Homilette for Wednesday, September 10, 2008

Wednesday of the Twenty-third Week in Ordinary Time

(Luke 6:20-26)

In the gospel today Jesus almost sounds like a Fidel Castro delivering a harangue on economic justice. Some might want to press the mute button for the duration of his sermon. But he is the Lord and definitely has something to say to us that will transcend the speech of political messiahs.

On one hand Jesus addresses those experiencing serious economic deprivation. He is talking to the poor who barely survive and to the mourning who continually experience loss. But he does not mean all the poor, all the hungry, all the weeping, and all the insulted. No, he specifically addresses his disciples -- both then and now -- who follow him on a road that entails hardships. As Jesus’ disciples, there no way to insulate ourselves from deprivation. Every follower must pay, what one theologian, named "the cost of discipleship."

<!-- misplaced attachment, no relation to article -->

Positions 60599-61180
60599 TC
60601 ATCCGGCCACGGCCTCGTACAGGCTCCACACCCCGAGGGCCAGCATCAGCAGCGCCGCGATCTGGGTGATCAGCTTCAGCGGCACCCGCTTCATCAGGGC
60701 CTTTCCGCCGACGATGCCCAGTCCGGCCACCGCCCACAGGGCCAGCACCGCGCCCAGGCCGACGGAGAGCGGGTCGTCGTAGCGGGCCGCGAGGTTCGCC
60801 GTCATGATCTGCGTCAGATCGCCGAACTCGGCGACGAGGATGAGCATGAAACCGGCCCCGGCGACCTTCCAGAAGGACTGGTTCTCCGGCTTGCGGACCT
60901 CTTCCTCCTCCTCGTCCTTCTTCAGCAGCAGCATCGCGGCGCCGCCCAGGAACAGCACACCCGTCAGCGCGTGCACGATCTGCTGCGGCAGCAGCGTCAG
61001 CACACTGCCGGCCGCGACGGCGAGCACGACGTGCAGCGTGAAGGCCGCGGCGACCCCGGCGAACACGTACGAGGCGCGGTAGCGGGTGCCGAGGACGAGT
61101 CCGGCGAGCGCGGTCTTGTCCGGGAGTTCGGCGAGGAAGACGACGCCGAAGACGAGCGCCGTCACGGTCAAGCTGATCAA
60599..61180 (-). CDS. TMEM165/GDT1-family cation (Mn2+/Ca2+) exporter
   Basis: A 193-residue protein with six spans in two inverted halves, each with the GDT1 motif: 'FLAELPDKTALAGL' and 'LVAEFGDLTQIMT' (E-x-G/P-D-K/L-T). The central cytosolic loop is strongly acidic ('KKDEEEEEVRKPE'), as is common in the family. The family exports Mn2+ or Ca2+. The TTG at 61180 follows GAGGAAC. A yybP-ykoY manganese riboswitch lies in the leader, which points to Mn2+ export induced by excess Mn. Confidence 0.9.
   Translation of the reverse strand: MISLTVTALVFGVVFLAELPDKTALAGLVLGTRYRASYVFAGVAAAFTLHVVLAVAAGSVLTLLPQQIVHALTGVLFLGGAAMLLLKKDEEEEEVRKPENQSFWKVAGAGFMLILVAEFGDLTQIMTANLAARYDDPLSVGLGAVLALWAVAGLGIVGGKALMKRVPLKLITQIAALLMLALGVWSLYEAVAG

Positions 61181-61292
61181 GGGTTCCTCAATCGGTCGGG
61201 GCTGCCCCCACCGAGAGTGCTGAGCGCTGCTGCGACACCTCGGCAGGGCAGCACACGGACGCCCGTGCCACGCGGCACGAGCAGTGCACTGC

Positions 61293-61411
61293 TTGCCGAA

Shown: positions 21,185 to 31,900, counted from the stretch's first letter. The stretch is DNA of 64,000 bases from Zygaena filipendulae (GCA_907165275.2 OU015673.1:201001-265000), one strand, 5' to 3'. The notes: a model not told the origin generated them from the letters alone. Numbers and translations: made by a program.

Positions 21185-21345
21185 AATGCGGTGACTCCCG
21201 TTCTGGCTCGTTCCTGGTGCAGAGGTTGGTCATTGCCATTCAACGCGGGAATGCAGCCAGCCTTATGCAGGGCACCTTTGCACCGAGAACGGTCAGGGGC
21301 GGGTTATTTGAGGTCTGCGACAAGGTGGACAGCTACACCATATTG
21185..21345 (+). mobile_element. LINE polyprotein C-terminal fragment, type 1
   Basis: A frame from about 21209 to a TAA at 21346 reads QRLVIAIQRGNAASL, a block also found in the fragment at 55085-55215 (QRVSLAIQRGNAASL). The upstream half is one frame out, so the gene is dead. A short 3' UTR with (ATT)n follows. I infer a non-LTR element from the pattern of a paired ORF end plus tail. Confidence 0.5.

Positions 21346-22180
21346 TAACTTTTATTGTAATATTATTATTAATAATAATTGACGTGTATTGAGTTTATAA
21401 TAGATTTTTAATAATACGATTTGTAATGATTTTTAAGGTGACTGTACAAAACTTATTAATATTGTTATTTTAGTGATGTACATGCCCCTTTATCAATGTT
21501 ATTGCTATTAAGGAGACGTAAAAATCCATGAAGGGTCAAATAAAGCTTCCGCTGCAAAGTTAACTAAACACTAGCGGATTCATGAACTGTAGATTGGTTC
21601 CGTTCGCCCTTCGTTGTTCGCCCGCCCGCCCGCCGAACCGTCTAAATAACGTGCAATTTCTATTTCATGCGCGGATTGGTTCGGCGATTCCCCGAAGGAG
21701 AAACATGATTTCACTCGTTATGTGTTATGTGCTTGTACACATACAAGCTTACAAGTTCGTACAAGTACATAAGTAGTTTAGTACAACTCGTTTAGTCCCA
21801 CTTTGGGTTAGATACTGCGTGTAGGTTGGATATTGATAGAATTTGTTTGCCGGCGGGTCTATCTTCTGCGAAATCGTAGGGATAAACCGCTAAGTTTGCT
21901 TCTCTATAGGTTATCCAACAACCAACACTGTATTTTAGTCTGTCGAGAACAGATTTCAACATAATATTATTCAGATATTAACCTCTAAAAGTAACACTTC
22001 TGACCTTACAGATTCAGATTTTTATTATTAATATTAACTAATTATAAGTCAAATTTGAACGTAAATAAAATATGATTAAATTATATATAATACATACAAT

Of course, Jesus does not limit his address to the have-nots but pronounces some choice words to the haves as well. Their future is bleak, he tells them, if they do not use what they have for the good of all. Jesus is not condemning the rich, the sated, the joyful, and the well-spoken of per se but only when they reserve for their exclusive use everything they have. His lesson is similar to that of the legend of King Midas. The god Dionysius gave Midas the choice of anything he wanted. The king foolishly chose to have everything he touched turn into gold. He came to lament his choice, however, when he found that he could not enjoy anything. All the food he tasted, the comforts he felt, even the friends at his side turned into the cold, durable metal.